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Inside the fence

Gangs in America: An Outcast's Ticket to Success?

Gangs in America: An Outcast's Ticket to Success?

Although some people choose to be outcasts of society, others are forced. Beginning in our early years, most of us want to ‘fit in' with our peers and be a part of a group. In order to do so we look, think and behave in certain ways. This process continues and becomes even more complicated as we age. There are others, however, who have either no desire or capability of ever fitting in. Of these, some gather on the fringe of society. Others, too unusual or deviant, are virtual outcasts.

Inmates are the clearest example of society's outcasts. With behavior so deviant from mainstream expectations, they are banished to fenced-in buildings on the edges of what tend to be already unpopular towns. An inmate's identity as an outcast often begins to form long before his first incarceration. Some sadly relate a life history of peer rejection, while others coolly discount the importance of acceptance. Having a certain amount of awareness of their early failure to fit-in, a number of inmates inform me that, as children, they essentially chose to opt-out - opting instead, for gangs. It was in gangs that many finally found their first taste of acceptance and success.

Everyone seems to have a different opinion of gangs. Some see them as groups of hoodlums or even national terrorists while others believe that they act as pseudo-families. In reality, they are probably all of these things. Each gang seems to fulfill a somewhat different purpose and meaning to each and every member. But if I were to make one categorical statement regarding gangs in America today, I would say that they are an alternative society - they offer their members an alternative to mainstreamed norms.

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Like most peer groups, gangs have standards that must be met for membership. Although these expectations vary by gang, most tend to value characteristics shunned by the general public - particularly a willingness to become engaged in violence and illegal activity. (For a detailed account of gangs in America see the FBI's electronic reading room.) In most gangs, members must ‘put in work' in order to advance themselves in their organization. ‘Work' entails those acts that higher-ranking members will not do because of the elevated risk for legal action or retaliation. It may include street level drug trade, intimidation of turf rivals or even murder, to name a few. In time, with good work, demonstrated loyalty and business skills, the worker or ‘soldier' may rise within his ranks.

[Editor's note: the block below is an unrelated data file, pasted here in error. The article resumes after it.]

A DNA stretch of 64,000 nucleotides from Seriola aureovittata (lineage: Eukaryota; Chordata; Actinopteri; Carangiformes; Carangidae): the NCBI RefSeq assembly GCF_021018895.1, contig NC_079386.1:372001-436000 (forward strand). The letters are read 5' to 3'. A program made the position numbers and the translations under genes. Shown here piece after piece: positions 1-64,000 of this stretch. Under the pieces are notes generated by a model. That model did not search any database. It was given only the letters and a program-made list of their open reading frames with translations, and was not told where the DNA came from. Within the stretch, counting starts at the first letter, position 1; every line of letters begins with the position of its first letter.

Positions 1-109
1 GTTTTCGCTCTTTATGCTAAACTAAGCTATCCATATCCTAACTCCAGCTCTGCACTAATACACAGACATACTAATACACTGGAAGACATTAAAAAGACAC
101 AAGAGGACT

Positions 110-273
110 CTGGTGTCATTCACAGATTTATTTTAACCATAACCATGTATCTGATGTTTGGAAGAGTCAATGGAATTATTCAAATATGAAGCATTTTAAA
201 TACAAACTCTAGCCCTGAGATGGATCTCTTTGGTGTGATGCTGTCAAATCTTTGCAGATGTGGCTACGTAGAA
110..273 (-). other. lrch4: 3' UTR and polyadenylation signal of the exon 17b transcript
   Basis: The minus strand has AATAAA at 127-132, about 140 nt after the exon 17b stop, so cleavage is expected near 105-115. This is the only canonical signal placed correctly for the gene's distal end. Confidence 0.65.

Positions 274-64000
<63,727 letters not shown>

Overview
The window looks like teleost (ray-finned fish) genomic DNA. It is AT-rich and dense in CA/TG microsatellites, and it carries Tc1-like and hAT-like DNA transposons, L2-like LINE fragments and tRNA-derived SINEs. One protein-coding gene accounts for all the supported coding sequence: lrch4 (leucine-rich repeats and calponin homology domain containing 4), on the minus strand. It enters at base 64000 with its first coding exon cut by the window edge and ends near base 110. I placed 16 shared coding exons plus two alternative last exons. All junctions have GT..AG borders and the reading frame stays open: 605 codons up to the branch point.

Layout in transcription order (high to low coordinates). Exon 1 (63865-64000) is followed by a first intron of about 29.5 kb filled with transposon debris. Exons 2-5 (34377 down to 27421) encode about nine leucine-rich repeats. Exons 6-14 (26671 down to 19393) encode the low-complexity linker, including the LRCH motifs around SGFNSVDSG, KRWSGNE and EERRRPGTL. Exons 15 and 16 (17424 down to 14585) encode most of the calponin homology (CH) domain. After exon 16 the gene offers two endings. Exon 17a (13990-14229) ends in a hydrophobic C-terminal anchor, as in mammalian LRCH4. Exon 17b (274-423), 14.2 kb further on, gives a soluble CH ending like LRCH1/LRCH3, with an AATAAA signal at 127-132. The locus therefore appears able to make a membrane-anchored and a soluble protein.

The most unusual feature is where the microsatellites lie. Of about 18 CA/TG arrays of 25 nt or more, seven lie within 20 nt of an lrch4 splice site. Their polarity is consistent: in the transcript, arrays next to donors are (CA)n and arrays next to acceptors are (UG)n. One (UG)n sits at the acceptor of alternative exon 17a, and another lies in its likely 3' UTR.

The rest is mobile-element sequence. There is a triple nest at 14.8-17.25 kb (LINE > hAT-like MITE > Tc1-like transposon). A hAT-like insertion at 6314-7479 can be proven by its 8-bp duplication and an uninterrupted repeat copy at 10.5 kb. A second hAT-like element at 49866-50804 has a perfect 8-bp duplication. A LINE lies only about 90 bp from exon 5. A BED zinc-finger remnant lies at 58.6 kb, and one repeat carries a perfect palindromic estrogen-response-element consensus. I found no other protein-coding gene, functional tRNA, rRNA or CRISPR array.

Suddenly the gang member, a former social outcast, has recognized skills. His peers and colleagues praise his work and look to him for advice. He advances his social and economic status. Young children, teens and similarly situated adults in his neighborhood hope to emulate him.

For the first time in his life he is meeting the expectations of others. He has even earned their respect. Acknowledging this, he begins to believe that he is successful. His friends and neighbors agree.

Society concludes that they are misguided, delusional even. After all, an American success story does not depict the life of a gangster. But even a strict interpretation of word ‘successful' supports him. After all, the dictionary defines it as: 1. Having a favorable outcome, 2. Having obtained something desired or intended, and 3. Having achieved wealth or eminence.

As this just cannot be, we must re-examine his lifestyle by adding morals to our final judgment. We conclude that his and his gang's success should not come at the expense of society. So mistakenly believing that he still has a strong sense of duty to an unaccepting society, we beg of him to give it all up, ‘For the greater good,' we plead.

In response he ponders: Leave my gang, my livelihood, and my fame behind - for what? To reclaim my downtrodden past, my impoverished lifestyle? To return to a society that does not like or respect my accomplishments or acquired skills?

And very often, the answer is ‘No'.

 

Marisa Mauro, Psy.D., is a clinical psychologist at the California Department of Corrections and Rehabilitation.

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